October 1980

Genetic Implications of Ultrasonographic Detection of In Utero Cystic Hygroma

Author Affiliations

Pathology Division Department of Laboratories Children's Orthopedic Hospital and Medical Center 4800 Sand Point Way NE PO Box C5371 Seattle, WA 98105

Am J Dis Child. 1980;134(10):999-1000. doi:10.1001/archpedi.1980.02130220075029

Sir.—In a recent radiological case of the month (Journal 134:311-312, 1980), a cystic nuchal mass interpreted as a hygroma was detected by ultrasonography in a fetus of 28 weeks' gestation. The full implications of the antenatal detection of hygroma by ultrasonography should be emphasized.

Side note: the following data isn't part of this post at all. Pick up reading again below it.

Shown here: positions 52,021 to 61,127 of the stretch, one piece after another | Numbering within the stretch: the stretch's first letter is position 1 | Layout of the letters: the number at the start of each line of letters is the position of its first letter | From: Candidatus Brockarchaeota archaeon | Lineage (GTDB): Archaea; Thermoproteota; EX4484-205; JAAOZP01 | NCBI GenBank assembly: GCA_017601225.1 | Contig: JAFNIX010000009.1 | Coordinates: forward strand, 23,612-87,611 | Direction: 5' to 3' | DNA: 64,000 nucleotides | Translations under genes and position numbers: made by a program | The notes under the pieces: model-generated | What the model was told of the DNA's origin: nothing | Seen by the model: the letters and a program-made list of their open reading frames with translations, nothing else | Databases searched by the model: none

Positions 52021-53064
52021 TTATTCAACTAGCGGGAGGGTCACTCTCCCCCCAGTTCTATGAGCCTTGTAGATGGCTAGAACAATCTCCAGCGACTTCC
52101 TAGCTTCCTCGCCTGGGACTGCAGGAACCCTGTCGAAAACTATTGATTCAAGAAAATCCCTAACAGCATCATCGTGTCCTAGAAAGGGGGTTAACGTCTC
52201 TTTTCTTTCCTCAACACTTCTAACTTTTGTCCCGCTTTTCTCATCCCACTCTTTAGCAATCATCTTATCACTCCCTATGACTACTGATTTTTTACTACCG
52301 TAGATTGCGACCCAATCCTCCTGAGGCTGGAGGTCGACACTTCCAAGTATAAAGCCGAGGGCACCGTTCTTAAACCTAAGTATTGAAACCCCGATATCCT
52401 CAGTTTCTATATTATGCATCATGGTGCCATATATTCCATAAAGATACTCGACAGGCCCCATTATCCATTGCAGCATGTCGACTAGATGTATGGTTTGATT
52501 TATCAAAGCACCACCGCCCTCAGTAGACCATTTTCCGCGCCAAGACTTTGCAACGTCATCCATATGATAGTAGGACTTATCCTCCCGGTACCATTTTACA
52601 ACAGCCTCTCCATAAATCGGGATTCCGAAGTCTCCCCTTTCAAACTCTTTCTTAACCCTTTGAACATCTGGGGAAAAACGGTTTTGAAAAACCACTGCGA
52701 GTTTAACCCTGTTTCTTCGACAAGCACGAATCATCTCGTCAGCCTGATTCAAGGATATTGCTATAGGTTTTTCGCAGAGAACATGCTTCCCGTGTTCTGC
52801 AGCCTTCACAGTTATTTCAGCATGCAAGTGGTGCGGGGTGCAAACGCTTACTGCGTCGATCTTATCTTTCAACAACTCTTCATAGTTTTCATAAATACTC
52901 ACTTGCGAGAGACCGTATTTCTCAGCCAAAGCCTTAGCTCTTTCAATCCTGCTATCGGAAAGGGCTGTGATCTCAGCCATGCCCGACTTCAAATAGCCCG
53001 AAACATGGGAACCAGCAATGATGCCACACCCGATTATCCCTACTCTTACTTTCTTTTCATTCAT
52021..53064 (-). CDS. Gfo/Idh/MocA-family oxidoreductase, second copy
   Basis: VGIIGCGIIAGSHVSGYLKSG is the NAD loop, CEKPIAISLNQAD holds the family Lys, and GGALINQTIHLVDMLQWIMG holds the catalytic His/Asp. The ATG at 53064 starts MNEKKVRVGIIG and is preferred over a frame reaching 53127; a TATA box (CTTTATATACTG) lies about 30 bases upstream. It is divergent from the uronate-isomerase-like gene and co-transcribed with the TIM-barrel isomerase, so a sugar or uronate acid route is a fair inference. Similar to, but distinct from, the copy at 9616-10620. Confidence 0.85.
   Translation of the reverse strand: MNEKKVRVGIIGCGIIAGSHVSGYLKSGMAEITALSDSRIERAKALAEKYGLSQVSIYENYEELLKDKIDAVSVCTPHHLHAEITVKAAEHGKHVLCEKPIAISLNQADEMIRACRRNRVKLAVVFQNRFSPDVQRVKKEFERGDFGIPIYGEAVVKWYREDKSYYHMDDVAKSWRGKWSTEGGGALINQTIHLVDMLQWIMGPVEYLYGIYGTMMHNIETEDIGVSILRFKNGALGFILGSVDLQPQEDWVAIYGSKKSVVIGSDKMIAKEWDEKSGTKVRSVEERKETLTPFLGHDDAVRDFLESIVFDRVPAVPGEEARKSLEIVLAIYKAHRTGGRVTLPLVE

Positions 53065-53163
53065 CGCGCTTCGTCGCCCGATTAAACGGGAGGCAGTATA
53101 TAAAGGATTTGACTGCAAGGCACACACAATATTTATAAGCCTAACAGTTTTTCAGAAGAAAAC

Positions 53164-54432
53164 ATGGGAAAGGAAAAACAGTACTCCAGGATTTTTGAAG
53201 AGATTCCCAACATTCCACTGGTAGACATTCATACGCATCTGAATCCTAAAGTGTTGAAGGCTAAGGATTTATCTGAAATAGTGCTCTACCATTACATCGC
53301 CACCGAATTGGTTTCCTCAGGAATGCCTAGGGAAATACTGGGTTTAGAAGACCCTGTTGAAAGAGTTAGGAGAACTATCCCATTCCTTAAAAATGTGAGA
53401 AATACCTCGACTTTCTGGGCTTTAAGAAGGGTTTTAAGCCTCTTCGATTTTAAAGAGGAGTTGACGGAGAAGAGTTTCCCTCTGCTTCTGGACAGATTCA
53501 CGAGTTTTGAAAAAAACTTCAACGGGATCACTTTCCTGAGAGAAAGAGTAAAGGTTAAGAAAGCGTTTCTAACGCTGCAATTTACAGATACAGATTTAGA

Chromosomal anomalies are probably responsible for a high percentage of spontaneous abortions and fetal deaths.1 Cystic hygroma of the back of the neck is responsible for the webbed neck seen in stillborn and newborn infants with XO karyotypic Turner's syndrome. The appearance of the stillborn infant illustrated in the aforementioned case is strongly suggestive of that diagnosis.2 The cleft lip/palate not associated with hygroma described in the previous stillborn infant also may be seen in Turner's syndrome, but neither those findings nor hygroma are sufficient to make that diagnosis in the absence of other pathologic findings or a karyotype. The posterior hygroma should